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The Story Of The Bible Is A Relational Story (via St Helen’s Bishopsgate Blog)

A post on the St. Helen’s Bishopsgate blog makes the point that the key story of the Bible is about relationships.
Christianity is not acceptance of an intellectual proposition, it is the experience of a relationship that God adopts humans into through his son, Jesus.
From the post:

…the Bible is a love story.
But not in the Hollywood romance sense. It does not have the tired structure of teenage infatuation sprinkled with high school tableaus cohering to a plastic pop-music soundtrack. But this love story spans the gritty depths of all that that word encapsulates. It shows love for what it is, the definition to which we hold all other claims of love.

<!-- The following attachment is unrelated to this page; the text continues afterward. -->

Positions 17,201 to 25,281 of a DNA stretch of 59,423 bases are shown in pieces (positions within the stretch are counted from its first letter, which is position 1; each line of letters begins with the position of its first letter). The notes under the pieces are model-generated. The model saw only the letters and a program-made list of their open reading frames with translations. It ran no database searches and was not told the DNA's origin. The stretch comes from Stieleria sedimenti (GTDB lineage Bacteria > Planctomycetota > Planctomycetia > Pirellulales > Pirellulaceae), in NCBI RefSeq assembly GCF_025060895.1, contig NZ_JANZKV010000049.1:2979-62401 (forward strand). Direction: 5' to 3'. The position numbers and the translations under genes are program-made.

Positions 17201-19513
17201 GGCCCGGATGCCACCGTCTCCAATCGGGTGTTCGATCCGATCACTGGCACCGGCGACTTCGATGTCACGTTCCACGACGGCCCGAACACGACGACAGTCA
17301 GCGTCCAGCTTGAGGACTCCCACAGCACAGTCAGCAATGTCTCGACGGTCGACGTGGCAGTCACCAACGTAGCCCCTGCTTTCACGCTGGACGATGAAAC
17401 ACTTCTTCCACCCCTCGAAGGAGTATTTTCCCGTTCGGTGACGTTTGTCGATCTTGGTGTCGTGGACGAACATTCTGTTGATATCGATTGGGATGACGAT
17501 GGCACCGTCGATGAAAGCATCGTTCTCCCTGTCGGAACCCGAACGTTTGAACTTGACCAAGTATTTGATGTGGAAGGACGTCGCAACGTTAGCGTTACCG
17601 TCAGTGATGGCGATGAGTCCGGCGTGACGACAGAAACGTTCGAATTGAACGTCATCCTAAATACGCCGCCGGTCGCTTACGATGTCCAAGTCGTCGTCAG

And one of the most beautiful pictures we are given of this love is that God has adopted us into His family. Which is not at odds with the transfer of legal status in justification, or the positional healing of reconciliation, but it exemplifies them relationally, in the radical truth of our adoption.
That God, in the gospel brings us into His family, in the most intimate sense of that word; that He comes to earth bearing an invitation to become children of God (John 1); transferred from slaves to sons (Romans 8); and Jesus “for whom and through whom all things exist” is not ashamed to call us brothers and sisters (Hebrews 2).
Which brings a certain apex to this love story, and flows out in all sorts of wonderful ways.
Firstly, it cuts right across any religious points scoring with God, because He is our Father, and we can’t become any ‘more’ His children. So we don’t have days when we are more Christian or less Christians, because we are His sons and daughters; that is just our reality now.
It means that we walk through our days and life with the solid confidence of an entirely new identity, brought into the heart of God’s relationships. We are able to speak to Him at any moment as Father, as Dad. We can bring Him our joys and confusions and complaints and know that He hears and cares and is doing what’s best for us.